China And State-Owned Enterprises by Tripp Zimmerman, Research Analyst, The Widsom Tree Blog
When investors allocate to emerging markets, they typically do so through broad-based market cap- weighted exposure. In doing so, investors are often making large investments in China and Chinese state-owned enterprises (SOE). More recently, we’ve seen growing interest in the degree of exposure to SOEs while avoiding the risk that may come from investing alongside emerging market governments, especially within China.
State-owned enterprises are typically defined as companies that are either wholly or partially owned or operated by a government. Some investors believe that government ownership can negatively impact the operational aspects of a company because government-owned companies might be influenced by a broader set of interests, beyond generating profits for shareholders.
Characteristics of State-Owned Enterprises
State ownership levels can vary significantly among sectors and countries, depending both on a sector’s significance for providing public goods or fostering economic growth and on the governmental structure. WisdomTree estimates that approximately 33% of the market cap of emerging market companies could be classified as SOEs, with governments owning more than 20% of shares. And China is the largest offender, representing more than 50% of the total SOE market cap. Within China, WisdomTree estimates that approximately 70% of the market cap could be classified as SOEs, and it is not surprising that the majority of the government ownership is within the Financials sector.1
China’s State-Owned Enterprises by Sector
- Ownership Concentrated among Public Good Sectors—Given that the Financials, Telecom, Energy and Utility sectors are among the most systemically important sectors to economic development, we are not surprised that the Chinese government tends to play a more active role in these sectors. A large percentage of the Chinese government’s market cap ownership comes from the stakes it holds in the country’s large financial institutions. These large state-owned banks are among the lowest-priced areas of the entire emerging markets, with average dividend yields over 5% and price-to-earnings (P/E) ratios around 6x2.• Less Ownership among Private Good Sectors—Currently, the Chinese government is less involved in the Information Technology, Health Care and Consumer sectors (Discretionary and Staples). Companies in many consumer-focused sectors tend to be less vital to the strategic economic development and welfare of emerging market governments. These sectors also are often the focus for growth investors who see a burgeoning opportunity as emerging market consumers develop and increase their income and standard of living.WisdomTree China ex-State-Owned Enterprises Index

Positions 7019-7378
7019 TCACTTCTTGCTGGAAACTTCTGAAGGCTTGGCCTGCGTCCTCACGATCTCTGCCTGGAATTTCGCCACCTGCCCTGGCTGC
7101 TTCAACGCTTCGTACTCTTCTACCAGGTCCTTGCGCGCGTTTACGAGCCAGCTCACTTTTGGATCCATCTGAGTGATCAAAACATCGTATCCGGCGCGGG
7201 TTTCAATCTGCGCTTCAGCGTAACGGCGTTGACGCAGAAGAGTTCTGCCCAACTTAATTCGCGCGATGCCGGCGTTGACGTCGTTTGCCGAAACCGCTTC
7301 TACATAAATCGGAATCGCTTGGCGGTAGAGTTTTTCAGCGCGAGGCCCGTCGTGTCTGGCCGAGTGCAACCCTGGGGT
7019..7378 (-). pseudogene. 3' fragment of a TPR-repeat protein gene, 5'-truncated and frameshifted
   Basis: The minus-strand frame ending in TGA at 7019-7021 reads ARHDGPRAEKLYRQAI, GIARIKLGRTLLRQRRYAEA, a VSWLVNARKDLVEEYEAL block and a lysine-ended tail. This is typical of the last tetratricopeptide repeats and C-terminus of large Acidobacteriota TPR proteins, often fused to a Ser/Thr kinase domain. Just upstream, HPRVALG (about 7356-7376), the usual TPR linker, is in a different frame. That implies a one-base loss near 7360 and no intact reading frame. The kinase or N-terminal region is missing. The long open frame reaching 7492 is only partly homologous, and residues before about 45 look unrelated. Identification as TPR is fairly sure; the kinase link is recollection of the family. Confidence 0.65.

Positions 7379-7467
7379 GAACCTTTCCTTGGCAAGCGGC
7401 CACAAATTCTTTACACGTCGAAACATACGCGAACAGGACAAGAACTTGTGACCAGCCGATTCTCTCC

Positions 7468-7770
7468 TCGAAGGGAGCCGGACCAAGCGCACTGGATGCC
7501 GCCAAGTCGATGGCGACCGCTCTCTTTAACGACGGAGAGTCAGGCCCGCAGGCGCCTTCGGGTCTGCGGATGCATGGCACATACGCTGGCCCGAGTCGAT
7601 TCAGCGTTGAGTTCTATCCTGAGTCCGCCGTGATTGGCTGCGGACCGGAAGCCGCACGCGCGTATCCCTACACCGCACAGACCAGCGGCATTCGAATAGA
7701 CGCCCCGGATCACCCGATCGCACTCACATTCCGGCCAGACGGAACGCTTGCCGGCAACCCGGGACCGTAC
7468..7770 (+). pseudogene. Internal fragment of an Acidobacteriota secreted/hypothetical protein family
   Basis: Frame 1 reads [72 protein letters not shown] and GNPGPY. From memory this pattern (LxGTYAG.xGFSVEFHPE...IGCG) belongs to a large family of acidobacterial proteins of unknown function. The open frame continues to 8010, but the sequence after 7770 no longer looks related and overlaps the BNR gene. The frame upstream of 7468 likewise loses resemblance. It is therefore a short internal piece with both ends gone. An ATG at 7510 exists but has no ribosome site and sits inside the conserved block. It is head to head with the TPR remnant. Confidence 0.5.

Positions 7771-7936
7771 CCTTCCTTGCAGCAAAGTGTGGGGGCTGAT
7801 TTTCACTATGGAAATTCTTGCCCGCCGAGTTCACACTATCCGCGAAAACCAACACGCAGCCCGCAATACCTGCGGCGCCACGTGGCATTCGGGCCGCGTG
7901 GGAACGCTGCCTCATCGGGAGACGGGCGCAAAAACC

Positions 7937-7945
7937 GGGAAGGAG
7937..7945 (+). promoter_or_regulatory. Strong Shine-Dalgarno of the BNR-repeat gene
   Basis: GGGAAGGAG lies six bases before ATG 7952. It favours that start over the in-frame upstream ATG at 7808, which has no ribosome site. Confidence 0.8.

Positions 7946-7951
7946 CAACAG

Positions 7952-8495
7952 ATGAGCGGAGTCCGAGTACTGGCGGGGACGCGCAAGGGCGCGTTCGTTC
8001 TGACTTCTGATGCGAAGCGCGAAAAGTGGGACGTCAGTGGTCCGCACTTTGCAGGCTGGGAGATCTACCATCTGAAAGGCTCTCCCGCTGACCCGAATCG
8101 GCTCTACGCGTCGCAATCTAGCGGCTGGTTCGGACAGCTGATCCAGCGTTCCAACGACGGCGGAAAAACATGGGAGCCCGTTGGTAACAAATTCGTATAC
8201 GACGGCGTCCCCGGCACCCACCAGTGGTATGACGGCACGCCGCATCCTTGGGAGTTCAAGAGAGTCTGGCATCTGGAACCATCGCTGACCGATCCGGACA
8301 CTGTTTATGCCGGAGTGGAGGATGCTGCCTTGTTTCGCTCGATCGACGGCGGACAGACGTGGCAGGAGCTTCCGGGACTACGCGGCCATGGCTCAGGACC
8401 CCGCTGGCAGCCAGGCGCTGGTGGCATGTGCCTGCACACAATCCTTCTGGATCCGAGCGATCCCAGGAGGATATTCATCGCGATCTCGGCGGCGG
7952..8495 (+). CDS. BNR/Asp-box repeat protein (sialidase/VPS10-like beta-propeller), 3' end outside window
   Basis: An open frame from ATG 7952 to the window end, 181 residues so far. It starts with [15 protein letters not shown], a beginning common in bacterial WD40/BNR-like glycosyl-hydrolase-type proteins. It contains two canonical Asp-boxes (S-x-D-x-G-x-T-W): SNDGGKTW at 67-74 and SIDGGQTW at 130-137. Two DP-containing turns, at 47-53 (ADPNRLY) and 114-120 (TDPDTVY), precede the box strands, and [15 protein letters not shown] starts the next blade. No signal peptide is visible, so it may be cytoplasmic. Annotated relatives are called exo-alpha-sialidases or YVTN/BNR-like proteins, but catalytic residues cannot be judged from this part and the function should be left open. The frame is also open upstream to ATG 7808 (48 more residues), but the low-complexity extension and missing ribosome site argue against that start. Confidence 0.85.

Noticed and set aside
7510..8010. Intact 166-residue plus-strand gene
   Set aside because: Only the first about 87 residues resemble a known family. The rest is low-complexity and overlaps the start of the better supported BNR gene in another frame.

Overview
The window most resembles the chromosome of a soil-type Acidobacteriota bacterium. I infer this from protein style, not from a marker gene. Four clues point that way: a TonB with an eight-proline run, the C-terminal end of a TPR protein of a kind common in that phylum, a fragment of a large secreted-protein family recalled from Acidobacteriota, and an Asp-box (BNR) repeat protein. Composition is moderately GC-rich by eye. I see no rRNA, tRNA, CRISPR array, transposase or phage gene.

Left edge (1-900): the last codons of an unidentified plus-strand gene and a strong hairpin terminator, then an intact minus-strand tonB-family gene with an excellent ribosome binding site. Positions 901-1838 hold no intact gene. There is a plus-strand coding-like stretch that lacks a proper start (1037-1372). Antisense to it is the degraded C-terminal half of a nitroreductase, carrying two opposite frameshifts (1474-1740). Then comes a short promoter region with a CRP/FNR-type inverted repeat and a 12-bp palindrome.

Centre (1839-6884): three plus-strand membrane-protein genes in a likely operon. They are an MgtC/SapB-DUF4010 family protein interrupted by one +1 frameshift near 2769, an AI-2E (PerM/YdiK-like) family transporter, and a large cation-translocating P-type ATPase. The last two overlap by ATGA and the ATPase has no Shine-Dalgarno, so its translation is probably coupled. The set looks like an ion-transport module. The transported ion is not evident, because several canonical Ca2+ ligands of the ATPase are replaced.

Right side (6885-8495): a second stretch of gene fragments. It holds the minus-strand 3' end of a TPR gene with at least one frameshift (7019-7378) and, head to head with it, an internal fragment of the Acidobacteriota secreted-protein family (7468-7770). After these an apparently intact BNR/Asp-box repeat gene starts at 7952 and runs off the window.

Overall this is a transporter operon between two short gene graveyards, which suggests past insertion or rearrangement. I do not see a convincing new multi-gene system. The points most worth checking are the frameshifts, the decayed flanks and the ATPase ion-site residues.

Over the past year, WisdomTree created the WisdomTree Emerging Markets ex-State-Owned Enterprises Index, a broad-based Index that provides exposure to emerging market stocks that are not state-owned enterprises. More recently, WisdomTree created the WisdomTree China ex-State-Owned Enterprises Index, a broad-based Index that provides exposure to Chinese stocks that are not state-owned enterprises. We believe this Index will help investors monitor the performance of this important emerging market country and one of the potentially greatest risks that comes with investing within the market—the government.
1Sources: WisdomTree, Bloomberg, as of 5/31/15.
2Sources: WisdomTree, Bloomberg; refers to the four largest dividend-paying Chinese banks as of 5/31/15.
Important Risks Related to this Article
Investments in emerging, offshore or frontier markets are generally less liquid and less efficient than investments in developed markets and are subject to additional risks, such as risks of adverse governmental regulation and intervention or political developments.
Investments focused in China increase the impact of events and developments associated with the region, which can adversely affect performance.